Home arrow Perl Programming arrow Page 3 - Perl 101 (Part 2) - Of Variables And Operators

2 + 2 ... - Perl

Now that you've got the basics of the language down, this secondarticle in the series teaches you about Perl's variables and operators, andalso introduces you to conditional expressions.

TABLE OF CONTENTS:
  1. Perl 101 (Part 2) - Of Variables And Operators
  2. Q
  3. 2 2 ...
  4. ... Or Two Plus Two
  5. Comparing Apples And Oranges
  6. Decisions! Decisions!
  7. Handling The Gray Areas
  8. Miscellaneous Notes
By: Vikram Vaswani and Harish Kamath, (c) Melonfire
Rating: starstarstarstarstar / 6
June 01, 2000

print this article
SEARCH DEV SHED

TOOLS YOU CAN USE

advertisement
As you've already seen in last time's lesson, Perl comes with all the standard arithmetic operators - addition [+], subtraction [-], division [/] and multiplication [*] - and quite a few non-standard ones. Here's an example which demonstrates the important ones:
#!/usr/bin/perl
# get a number
print "Gimme a number! ";
$alpha = <STDIN>;
# get another number
print "Gimme another number! ";
$beta = <STDIN>;
# process input
chomp($alpha);
chomp($beta);
# standard stuff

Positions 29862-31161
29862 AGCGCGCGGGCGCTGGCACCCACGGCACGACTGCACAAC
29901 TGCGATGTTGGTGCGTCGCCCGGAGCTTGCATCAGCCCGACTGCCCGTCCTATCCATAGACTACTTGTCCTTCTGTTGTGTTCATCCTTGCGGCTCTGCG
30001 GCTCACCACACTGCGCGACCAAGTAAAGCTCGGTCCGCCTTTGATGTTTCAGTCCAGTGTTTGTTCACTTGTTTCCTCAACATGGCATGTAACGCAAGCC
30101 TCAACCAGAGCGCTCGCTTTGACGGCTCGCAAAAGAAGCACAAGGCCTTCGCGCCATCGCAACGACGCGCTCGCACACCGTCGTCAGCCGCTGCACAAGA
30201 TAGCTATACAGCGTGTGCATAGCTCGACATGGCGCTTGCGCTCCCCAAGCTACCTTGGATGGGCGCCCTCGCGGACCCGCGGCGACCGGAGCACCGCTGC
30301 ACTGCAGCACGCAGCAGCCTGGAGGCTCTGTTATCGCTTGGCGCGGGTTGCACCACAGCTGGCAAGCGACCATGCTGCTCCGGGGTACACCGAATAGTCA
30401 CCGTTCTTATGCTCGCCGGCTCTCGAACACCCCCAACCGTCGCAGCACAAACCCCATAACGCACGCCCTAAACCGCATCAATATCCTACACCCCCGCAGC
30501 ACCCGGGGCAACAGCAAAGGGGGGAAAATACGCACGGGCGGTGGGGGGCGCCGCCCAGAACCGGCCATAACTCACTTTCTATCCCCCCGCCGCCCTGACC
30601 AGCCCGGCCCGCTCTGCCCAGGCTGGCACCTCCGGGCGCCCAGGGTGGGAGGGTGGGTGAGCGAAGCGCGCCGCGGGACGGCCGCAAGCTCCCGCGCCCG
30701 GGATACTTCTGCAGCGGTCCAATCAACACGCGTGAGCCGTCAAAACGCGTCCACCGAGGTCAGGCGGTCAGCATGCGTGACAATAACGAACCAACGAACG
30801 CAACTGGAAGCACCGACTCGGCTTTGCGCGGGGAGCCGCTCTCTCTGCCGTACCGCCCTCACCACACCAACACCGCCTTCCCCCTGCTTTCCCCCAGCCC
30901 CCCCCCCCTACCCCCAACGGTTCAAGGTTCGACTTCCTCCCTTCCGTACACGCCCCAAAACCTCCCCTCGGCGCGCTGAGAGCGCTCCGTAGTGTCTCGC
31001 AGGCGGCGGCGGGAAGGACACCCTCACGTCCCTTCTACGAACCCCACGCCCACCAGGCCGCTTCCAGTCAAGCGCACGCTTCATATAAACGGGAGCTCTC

$sum = $alpha + $beta;
$difference = $alpha - $beta;
$product = $alpha * $beta;
$quotient = $alpha / $beta;
# non-standard stuff
$remainder = $alpha % $beta;
$exponent = $alpha ** $beta;
# display the result
print "Sum: $sum\n";
print "Difference: $difference\n";
print "Product: $product\n";
print "Quotient from division: $quotient\n";
print "Remainder from division: $remainder\n";
print "Exponent: $exponent\n";

As with all other programming languages, division and multiplication take precedence over addition and subtraction, although parentheses can be used to give a particular operation greater precedence. For example,
#!/usr/bin/perl
print(10 + 2 * 4);

returns 18, while
#!/usr/bin/perl
print((10 + 2) * 4);

returns 48.

In addition to these operators, Perl also comes with the very useful auto-increment [++] and auto-decrement [--] operators, which you'll see a lot of in the next lesson. For the moment, all you need to know is that the auto-increment operator increments the value of the variable to which it is applied by 1, while the auto-decrement operator does exactly the same thing, but in the opposite direction. Here's an example:
#!/usr/bin/perl
# initial value
$a = 7;
print("Initial value: ", $a, "\n");
# increment and display
$a++;
print("After increment: ", $a, "\n");



 
 
>>> More Perl Programming Articles          >>> More By Vikram Vaswani and Harish Kamath, (c) Melonfire
 

blog comments powered by Disqus
escort Bursa Bursa escort Antalya eskort
   

PERL PROGRAMMING ARTICLES

- Perl Turns 25
- Lists and Arguments in Perl
- Variables and Arguments in Perl
- Understanding Scope and Packages in Perl
- Arguments and Return Values in Perl
- Invoking Perl Subroutines and Functions
- Subroutines and Functions in Perl
- Perl Basics: Writing and Debugging Programs
- Structure and Statements in Perl
- First Steps in Perl
- Completing Regular Expression Basics
- Modifiers, Boundaries, and Regular Expressio...
- Quantifiers and Other Regular Expression Bas...
- Parsing and Regular Expression Basics
- Hash Functions

Developer Shed Affiliates

 


Dev Shed Tutorial Topics: